Polynesian Days festival brings island culture to Utah, raises money for Maui
This year is the first time in the festival’s eight-year history that Polynesian Days also serves as a fundraiser
Aitofi Liavaa, 13, was raised in West Jordan. But every Labor Day weekend she connects with her islander roots by competing in the Tahitian dance competition at the Polynesian Days festival.
"Every year, I think it becomes more special," said Aitofi, who is Tongan. "I love being at Polynesian Days, especially because my family's here, my dance team is here and just the cultural environment in general makes me feel happy."
She said island dancing is a way to tell stories and express emotions.
"Competing in it and feeling all your emotions just makes you feel really good inside," Aitofi said.
Frank Tusieseina, the festival's executive producer, said Polynesian Days isn't just a way to celebrate and unite the local Polynesian community. It's also a way for them to share their culture with all Utahns by bringing a mini version of Laie, Hawaii's Polynesian Cultural Center to Lehi.
"It's like a big Polynesian party," Tusieseina said.
‘From the Utah ohana to the Maui ohana’
This year is the first time in the festival's eight-year history that Polynesian Days also serves as a fundraiser, "Kokua for Maui," to gather funds for islanders affected by what may be the deadliest U.S. wildfire in more than 100 years.
Tusieseina said "kokua" means "help" in Hawaiian and that Polynesian Days will serve as a fundraiser not only this year but also for the next five years to continually support the island's long-term rehabilitation.
"It's one thing to send emergency help, but then they're going to need a home, a car, a job and all those things, so every year we'll be raising money for them," he said.
Tusieseina, who is Samoan and was born in Laie, said the wildfires have hit home for him.
"It's one thing to know that people are losing their homes and their lives, but to know that they're from the same culture and that they probably grew up with the same challenges as you, it's a lot more heartfelt," he said.
He said the donations will go "from the Utah ohana to the Maui ohana," referencing the Hawaiian word for "family."
Even after the festival ends, Tusieseina encourages supporters to visit polynesiandaysutah.com to donate to the cause with the hopes of raising more than $1 million over the next few years.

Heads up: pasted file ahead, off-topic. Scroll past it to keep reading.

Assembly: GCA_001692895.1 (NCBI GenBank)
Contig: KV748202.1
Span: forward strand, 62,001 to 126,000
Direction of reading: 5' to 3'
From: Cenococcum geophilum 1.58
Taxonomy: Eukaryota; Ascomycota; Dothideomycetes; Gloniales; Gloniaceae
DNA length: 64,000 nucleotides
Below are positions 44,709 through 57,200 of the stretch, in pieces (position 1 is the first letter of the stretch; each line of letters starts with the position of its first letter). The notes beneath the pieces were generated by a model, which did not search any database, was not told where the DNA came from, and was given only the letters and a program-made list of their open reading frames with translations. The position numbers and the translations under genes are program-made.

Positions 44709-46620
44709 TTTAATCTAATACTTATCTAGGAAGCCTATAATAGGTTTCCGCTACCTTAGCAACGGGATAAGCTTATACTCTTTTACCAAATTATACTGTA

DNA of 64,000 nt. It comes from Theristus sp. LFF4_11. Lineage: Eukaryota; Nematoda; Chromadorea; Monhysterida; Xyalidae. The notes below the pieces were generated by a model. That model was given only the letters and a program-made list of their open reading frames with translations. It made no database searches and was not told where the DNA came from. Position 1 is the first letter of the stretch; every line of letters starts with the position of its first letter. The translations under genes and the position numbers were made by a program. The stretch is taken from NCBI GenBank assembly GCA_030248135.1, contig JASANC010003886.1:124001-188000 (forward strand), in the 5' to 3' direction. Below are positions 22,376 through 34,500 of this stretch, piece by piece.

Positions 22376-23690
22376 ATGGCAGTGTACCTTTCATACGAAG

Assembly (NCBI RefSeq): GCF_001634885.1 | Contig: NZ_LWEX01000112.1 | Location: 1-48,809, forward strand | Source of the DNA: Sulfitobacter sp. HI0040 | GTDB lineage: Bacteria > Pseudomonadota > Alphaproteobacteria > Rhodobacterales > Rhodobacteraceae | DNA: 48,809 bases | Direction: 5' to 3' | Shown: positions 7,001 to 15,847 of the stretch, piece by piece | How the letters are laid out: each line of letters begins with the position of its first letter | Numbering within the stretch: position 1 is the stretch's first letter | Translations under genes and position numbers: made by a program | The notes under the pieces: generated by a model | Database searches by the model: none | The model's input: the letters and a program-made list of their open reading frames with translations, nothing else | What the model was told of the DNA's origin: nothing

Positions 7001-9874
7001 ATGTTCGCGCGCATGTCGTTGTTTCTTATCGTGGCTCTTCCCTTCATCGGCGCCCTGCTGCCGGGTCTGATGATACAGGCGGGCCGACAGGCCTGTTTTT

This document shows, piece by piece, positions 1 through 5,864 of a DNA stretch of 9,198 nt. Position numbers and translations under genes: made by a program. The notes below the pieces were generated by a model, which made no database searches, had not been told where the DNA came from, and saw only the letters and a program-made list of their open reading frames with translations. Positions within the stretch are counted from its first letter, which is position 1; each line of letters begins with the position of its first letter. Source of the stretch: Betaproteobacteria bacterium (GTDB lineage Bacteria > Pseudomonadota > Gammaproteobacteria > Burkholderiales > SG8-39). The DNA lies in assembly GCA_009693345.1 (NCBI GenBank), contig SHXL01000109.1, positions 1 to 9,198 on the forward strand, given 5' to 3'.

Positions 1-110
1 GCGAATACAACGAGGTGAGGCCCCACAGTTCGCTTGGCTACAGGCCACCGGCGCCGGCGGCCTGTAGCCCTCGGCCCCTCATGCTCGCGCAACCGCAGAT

About the festival
The three-day Polynesian Days is running at Thanksgiving Point's Electric Park on Friday and Saturday as well as Labor Day on Monday, featuring around 200 performers. It kicked off Friday night with a fire knife dancing competition. Saturday's main event was the Tahitian dance competition, interspersed with live music, drummers and dance performances. Competitors and performers came all the way from the Pacific Islands, Japan and across the United States.
Monday will end with a bang, with a 2 p.m. ceremony honoring Maui, and an evening concert including big names in the Polynesian community like Sammy Johnson, Spawn Breezie, DJ BAGG and Hawaiian comedian Augie T, along with local artists Pheliphel, HEEVA and Rose on the Moon.
Moana Havea-Angilau, founder of Polynesian Days, is Tongan and was raised in Utah. She said she started Polynesian Days to promote cultural awareness and education for Polynesians in Utah.
"It's a great one-stop shop, you can come enjoy your Labor Day and get a cultural experience," she said.
Food vendors at the festival represent local Polynesian-owned cuisine, including Kai Pops island-style popsicles, Lou's Island Dawgs and Rosie's Island Spot complete with boba, smoothies and musubi. Clark's Island Donuts also promoted its "Malasadas for Maui" campaign, with 10% of their proceeds going to support wildfire victims in Maui.
Havea-Angilau discussed how several of the food options show the collaborative influences of Polynesian and East Asian cultures.
"We can showcase how all the foods that we enjoy and love across multiple cultures are influenced by other people, and I love how that brings us together," she said.
Other Polynesian vendors are selling souvenirs, such as jewelry, leis, island clothing, artwork, themed T-shirts and home decor this weekend. Activities for all ages include face painting, ukulele lessons, jewelry-making and bounce houses.
‘A seat at the table’
Along with fundraising for Maui, Polynesian Days also offers a local educational impact. This year, the festival is partnering with the Lava Foundation, which raises awareness for human sex trafficking. The Utah Pacific Islander Health Coalition has also set up a booth to help teach healthy habits and raise awareness for the commonality of diabetes, high blood pressure and other health problems within the Polynesian community.
Another booth offers free college education consultations. Tusieseina explained that he hopes this festival inspires and encourages young Polynesians.
"It means everything because what we want more than anything for the rising generation of Polynesians, our young people, is for them to get a seat at the table in technology, in law, in medicine, in all the industries," he said.
Tusieseina pointed out Polynesians are often successful in professional sports, but that he wants them to see there are even more possibilities they can achieve.
"We just need to give them that vision," he said.
With one day left in the festival, Havea-Angilau encourages everyone to come out on Monday to support Maui and experience the Polynesian culture.
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